Let’s face it, when you shell out upwards of $700 for a flagship phone, a huge chunk of that money is going towards its camera. Some people might say that’s nuts, but for others, who don’t don’t want the hassle or added expense of owning a real camera, it’s really not that ridiculous. However, even for fancy handsets with double or even triple camera setups, phones still lack the flexibility of interchangeable lenses.
That hasn’t stopped accessory makers from trying to address that shortcoming though and for years, Olloclip has been making solid add-on lenses for the iPhone. But when Apple switched things up on the iPhone X with its vertically-arranged dual rear cameras, the company was in a bind. It’s previous lens clips just didn’t work anymore. So rather than trying to cobble something together, the company started all over again and designed an new clip from the ground up.
The result is the new Connect X system, which is less like the reversible sleeve Olloclip made for previous iPhones, and more like an actual clip. Constructed out of plastic, the little kit sports asymmetrical spring-loaded halves that let you attach and detach the system in a blink, along with removable lenses that can be used on both the iPhone X’s front and dual cams in back.
The whole system hinges, quite literally, around on a single button that can be squeezed to separate the front and back sections so you can slip it over the iPhone X’s top-right corner. Getting it to sit properly is damn-near foolproof. The Olloclip logo faces out front, while the W/T labels marking the wide and telephoto cameras point out back, and when it’s seated, you’ll know, because it locks into place.
From there, you can use the little tabs to move the detachable lenses around, shifting them from front to back, or flipping them between the iPhone X’s two rear cameras; the Olloclip plays nice with both. In the core kit, which the company calls the Photography Box set, you get three different lenses for $100: a super wide-angle lens, a fisheye lens, and a 15x macro lens.
So to see how Olloclip’s Connect X fares against competing products, I compared it to the gold standard among smartphone glass add-ons: the Moment lenses. And with a price of $100 for the whole set, versus Moment, where each lens costs between $90 and $100, Olloclip is up against some stiff competition. But as you’re about to see, pics from the Olloclip still look pretty decent.
First up is the Olloclip’s wide-angle lens, which did the best job of keeping pace with its much more expensive competitor. It’s 120 -degree field of view is almost exactly the same as what you get from Moment’s 18mm lens, and allows the iPhone X to capture close to twice as much as the landscape when compared to the phone’s stock camera.
However, if you look closely, you’ll see that while the buildings in Moment’s picture are almost completely straight, the image from Olloclip’s lens exhibits barrel distortion that makes the structures appear slightly curved. Additionally, the pic from Moment’s lens sports better sharpness around the edges of the photo when compared to the Olloclip, which features more blur the further you get away from the center of the frame.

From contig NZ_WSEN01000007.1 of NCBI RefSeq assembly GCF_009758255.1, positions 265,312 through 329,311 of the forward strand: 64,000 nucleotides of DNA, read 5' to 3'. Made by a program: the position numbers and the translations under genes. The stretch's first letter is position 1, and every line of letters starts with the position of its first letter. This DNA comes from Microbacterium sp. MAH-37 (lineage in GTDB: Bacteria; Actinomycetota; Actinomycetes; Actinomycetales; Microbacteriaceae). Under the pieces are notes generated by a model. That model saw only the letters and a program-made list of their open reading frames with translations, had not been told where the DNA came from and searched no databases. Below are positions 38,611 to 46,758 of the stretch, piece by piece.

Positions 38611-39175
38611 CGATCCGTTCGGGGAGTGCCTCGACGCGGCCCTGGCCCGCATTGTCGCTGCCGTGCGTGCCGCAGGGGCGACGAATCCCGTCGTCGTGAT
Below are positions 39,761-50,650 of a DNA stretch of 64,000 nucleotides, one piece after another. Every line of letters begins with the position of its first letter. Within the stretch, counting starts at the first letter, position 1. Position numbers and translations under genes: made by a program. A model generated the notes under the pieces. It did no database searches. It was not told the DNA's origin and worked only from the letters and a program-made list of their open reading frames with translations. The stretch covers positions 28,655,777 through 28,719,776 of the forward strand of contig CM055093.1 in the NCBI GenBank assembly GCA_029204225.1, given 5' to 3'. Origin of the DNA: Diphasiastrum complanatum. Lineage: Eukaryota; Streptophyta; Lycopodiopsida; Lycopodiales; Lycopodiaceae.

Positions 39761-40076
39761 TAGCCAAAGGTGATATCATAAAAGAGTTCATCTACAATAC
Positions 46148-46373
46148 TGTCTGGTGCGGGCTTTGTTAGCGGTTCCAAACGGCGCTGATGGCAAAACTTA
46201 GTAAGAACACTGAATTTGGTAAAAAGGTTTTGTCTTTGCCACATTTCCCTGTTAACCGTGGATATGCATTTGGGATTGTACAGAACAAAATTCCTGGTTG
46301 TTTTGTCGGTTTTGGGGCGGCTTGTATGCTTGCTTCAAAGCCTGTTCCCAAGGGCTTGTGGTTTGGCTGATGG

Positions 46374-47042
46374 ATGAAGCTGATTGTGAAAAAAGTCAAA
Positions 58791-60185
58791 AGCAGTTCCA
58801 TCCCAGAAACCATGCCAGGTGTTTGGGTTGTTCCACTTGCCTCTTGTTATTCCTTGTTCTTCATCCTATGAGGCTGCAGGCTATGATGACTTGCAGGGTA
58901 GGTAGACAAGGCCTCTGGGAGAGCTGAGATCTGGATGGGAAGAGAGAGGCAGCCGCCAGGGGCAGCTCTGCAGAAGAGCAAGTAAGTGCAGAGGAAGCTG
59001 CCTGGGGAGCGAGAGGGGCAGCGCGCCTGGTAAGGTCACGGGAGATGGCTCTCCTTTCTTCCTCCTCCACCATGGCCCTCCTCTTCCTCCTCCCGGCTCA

Moving on to Olloclip’s macro lens, its 15x magnification is much greater than what you get from Moment’s pricier 10x alternative. As before, Olloclip’s lens also suffers from focus that falls away quickly as you get away from the center of pic, though part of that is the result of the super shallow depth of field you get at that 15x zoom. This can make it tricky to get your subject looking super sharp, as tiny movements can completely change what is and isn’t in focus.
Finally, there’s Olloclips fisheye lens, which you access by unscrewing the fisheye lens from its mount. While it offers the most extreme view of the of three, to me, it’s kind of a gimmick. With that much distortion, it’s not something you can really use all the time. This leaves me me much preferring Moment’s superfish lens, which mostly avoids the big black spots that you see in the corners of the Olloclip’s pic.
Aside from a few of Olloclips optical shortcomings, the are a couple of other minor issues with this lens kit. Because of how the clip is designed, you can’t use it in conjunction with any sort of protective case. They are just too bulky, though screen protectors should be OK.
Also, the Olloclip covers up the iPhone X’s FaceID scanner, which means when the lenses are attached, you’ll need to enter your PIN to unlock your phone. Same goes for the iPhone X’s ambient light sensor, which means if you have auto brightness turned on and the Olloclip attached, the phone will think you’re in a dark room and decrease the screen’s brightness. Slightly annoying. However, the keychain accessory attempts to make up for those issues by doubling as a tiny little stand. Neat.
In the end, what the Olloclip lacks in image quality and multi-phone compatability, it more than makes up for in value and ease of use. And if you ever want to add on additional lenses later like Olloclip’s 2x zoom, you don’t need to buy a whole ‘nother kit, as new lens can be swapped in just like all the others. For owners of an iPhone 7 or 8, there’s also a new single-sided Olloclip set for those models too. So for the people who want to up their creative game on social media, or are seeking the benefits of owning a traditional camera but don’t want the added bulk, the new Olloclip for iPhone X is a slick (and simple) way to add style to your shots. Not bad for 100 bucks.